Tetra Pak to explore graphene as a ‘breakthrough’ application in the F&B industry

By Jenny Eagle contact

- Last updated on GMT

Related tags: Tetra Pak, packaging

Tetra Pak to explore graphene as an application in the F&B industry. Photo: Tetra Pak
Tetra Pak to explore graphene as an application in the F&B industry. Photo: Tetra Pak
Tetra Pak has joined the European Commission Graphene Flagship project to explore future applications of graphene in food and beverage (F&B) manufacturing.

Graphene is a carbon-based material, one atom thick, around 200 times stronger than steel. It is an excellent conductor of heat, electricity and has a range of light absorption abilities. 

Unlimited potential

Graphene material could bring breakthrough innovations with unlimited potential for integration in almost any industry.

Sara De Simoni, VP, Equipment Engineering, Tetra Pak said Tetra Pak’s involvement with the European Graphene Flagship is one example of its ambition to drive innovation to the next level.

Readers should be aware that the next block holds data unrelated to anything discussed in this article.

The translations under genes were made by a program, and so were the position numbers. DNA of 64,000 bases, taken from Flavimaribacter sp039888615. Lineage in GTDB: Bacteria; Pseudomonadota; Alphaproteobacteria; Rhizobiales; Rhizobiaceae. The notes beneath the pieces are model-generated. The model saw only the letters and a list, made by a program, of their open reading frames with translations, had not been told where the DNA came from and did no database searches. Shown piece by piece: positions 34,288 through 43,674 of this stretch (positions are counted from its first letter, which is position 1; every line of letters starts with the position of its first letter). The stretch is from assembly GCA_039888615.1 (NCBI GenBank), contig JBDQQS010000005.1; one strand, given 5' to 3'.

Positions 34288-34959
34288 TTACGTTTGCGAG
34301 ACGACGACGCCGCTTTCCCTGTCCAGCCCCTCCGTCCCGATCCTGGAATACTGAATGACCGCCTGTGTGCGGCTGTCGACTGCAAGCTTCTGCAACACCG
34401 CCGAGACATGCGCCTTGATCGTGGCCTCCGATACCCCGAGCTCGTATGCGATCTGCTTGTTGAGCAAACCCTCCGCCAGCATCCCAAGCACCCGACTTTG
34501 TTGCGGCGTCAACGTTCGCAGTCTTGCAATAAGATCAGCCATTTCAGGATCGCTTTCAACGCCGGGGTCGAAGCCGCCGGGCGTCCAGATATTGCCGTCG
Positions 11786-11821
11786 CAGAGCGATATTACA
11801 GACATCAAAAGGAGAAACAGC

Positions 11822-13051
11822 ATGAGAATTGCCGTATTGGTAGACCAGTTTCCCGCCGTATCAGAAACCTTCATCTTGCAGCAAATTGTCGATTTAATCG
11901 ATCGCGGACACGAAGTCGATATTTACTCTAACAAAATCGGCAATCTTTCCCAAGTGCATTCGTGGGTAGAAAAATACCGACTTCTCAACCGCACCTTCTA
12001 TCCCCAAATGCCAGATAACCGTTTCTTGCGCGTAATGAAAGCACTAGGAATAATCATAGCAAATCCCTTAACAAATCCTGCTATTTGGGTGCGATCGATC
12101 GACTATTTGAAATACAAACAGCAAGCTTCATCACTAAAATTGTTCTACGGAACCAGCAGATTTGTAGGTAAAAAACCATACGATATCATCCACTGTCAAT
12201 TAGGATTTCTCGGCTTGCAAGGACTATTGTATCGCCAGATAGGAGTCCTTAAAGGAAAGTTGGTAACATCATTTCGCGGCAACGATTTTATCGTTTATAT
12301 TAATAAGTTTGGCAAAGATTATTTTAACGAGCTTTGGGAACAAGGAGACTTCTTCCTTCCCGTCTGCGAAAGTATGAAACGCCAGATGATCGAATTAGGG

“It is a privilege to be the only representative from our industry in this research initiative and puts us at the cutting edge to address challenges through multidisciplinary research and development together with our industry partners​,” she said.

Tetra Pak to explore

Tetra Pak is leading R&D in the packaging sector, exploring the potential graphene holds to unlock innovations for the F&B industry, including: 

Packaging ​ – to see how graphene could offer coatings to reduce carbon footprint in packaging supply chain, graphene can also enhance the performance of current packaging materials, enable new functionality and increase recyclability.

Smart Packaging​ – with the development of smart packaging, graphene’s ultra-thin flexible sensors can be integrated to packages as data carriers for producers, retailers and consumers. Graphene sensors can also be smaller, lighter and less expensive than traditional sensors.

Next generation of equipment​ – exploring how graphene composites can be used to make equipment lighter and more energy efficient has the potential to reduce costs and energy consumption.  

According to Prof Konstantin Novoselov, physicist and Nobel Prize Winner graphene has the potential to revolutionise a range of processes and industries. 

Since Graphene’s first isolation in 2004, we have seen tremendous success and marketplace application of the material within electronics and automotive industries, I’m looking forward to the next phase of the Graphene Flagship and exploring potential innovations in the packaging industry​,” he said. 

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